And so in the very moment that we find ourselves on the spot, we can be sure that Jesus is there with us, on our side. He’s one of us. It’s as if he walked into an Sinners Anonymous meeting and said, “My name is Jesus, and I’m a sinner.” Jesus came to bear burdens that didn’t belong to him—burdens of sickness and guilt and brokenness. He can bear them along with us because he’s human. He can overcome them because he’s God.
That’s the kind of life Jesus led, from the very beginning of his ministry here at the Jordan river, all the way to the cross at Calvary. Jesus came to be on our side, to walk with us through our struggles, to carry our burdens, to take them on himself and be weighted down into the dust, and then, in an astounding miracle, to rise.
So may you, when you’re struggling with the brokenness of your own life, may you remember Jesus’ baptism. Remember that just as you were baptized into this struggle toward wholeness, so was Jesus. May you remember that in his flesh and blood and temptations and fear and grief, Jesus was every bit as human as you and I, and so he is there with you. Jesus puts himself on the spot with us and for us. He became like us. But because he became like us, we are able to become like him. And so in our baptism we are also there with Jesus, when he comes up out of the water, when the Spirit dove rests on him with grace to carry him through his trials, and when he hears the voice from heaven that is meant for us every bit as much as it is for him: “You are my child, my beloved. In you I am well pleased.” Amen.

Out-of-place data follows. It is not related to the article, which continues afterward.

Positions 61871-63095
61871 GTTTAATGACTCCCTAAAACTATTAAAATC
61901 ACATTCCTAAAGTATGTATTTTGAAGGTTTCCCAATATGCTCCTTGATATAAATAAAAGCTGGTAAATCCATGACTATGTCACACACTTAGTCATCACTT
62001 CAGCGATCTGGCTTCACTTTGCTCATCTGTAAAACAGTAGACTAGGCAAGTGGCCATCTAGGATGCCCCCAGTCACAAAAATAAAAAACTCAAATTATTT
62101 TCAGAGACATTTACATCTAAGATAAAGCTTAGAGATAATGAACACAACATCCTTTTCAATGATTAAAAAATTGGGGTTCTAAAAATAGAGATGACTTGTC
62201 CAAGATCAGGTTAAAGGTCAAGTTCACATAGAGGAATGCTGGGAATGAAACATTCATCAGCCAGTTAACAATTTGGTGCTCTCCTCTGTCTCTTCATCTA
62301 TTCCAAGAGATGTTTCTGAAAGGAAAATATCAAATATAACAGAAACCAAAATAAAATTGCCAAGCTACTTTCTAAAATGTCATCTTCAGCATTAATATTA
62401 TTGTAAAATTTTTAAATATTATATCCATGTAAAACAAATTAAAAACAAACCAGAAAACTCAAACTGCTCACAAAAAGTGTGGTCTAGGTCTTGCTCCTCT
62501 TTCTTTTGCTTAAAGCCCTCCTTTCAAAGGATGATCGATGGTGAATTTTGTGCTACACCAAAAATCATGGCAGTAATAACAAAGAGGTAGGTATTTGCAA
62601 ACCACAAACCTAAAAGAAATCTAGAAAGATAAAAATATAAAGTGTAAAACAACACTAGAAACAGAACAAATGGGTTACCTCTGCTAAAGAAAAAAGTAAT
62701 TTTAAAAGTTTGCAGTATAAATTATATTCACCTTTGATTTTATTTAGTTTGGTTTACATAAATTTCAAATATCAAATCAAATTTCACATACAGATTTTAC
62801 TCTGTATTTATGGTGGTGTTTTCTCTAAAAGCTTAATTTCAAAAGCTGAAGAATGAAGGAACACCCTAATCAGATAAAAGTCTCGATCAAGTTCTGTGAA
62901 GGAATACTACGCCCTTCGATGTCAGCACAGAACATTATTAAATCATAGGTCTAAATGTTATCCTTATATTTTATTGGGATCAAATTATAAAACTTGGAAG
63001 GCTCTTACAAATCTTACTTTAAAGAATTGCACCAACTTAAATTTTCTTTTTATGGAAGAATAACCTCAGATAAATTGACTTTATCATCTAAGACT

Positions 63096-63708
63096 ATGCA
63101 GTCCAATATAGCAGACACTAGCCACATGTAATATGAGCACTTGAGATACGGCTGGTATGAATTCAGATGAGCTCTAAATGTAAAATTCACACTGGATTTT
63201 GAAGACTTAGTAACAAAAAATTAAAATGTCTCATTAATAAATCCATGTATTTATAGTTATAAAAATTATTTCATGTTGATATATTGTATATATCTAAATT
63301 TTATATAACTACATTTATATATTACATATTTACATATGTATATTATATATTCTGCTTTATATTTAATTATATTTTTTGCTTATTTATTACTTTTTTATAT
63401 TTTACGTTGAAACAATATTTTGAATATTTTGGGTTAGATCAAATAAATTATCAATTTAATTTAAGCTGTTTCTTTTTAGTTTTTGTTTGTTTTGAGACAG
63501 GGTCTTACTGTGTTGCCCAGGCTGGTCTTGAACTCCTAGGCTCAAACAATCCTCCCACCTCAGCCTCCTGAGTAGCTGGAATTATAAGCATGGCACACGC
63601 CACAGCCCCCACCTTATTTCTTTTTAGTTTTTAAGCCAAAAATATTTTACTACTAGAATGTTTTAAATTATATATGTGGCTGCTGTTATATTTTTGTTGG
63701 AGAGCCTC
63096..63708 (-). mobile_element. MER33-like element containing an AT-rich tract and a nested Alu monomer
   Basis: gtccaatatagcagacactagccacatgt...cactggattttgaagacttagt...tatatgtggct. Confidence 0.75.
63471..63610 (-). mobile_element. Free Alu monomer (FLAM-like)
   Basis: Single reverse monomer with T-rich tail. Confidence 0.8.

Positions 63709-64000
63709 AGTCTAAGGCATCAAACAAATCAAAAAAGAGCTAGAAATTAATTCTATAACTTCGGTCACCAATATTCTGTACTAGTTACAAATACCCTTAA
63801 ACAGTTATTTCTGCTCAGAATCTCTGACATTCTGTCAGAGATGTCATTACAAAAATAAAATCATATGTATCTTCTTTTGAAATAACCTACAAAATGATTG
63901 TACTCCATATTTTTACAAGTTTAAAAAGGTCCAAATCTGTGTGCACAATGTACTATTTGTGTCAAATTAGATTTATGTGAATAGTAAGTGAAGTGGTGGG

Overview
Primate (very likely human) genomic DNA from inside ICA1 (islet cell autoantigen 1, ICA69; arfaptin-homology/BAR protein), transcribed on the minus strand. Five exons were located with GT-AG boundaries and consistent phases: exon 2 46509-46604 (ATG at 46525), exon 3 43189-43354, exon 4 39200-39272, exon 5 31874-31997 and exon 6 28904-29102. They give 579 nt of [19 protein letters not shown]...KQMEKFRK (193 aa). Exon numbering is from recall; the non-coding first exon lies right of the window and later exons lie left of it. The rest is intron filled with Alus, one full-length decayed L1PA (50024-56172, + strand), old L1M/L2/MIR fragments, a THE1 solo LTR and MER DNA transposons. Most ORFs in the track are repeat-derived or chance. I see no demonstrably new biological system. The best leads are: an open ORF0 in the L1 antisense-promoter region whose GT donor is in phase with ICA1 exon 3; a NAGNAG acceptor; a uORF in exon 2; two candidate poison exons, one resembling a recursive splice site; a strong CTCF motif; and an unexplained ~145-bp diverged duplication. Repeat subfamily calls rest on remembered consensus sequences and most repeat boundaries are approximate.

http://www.tv.com/shows/mash/operation-noselift-43241/, accessed 1/9/2015.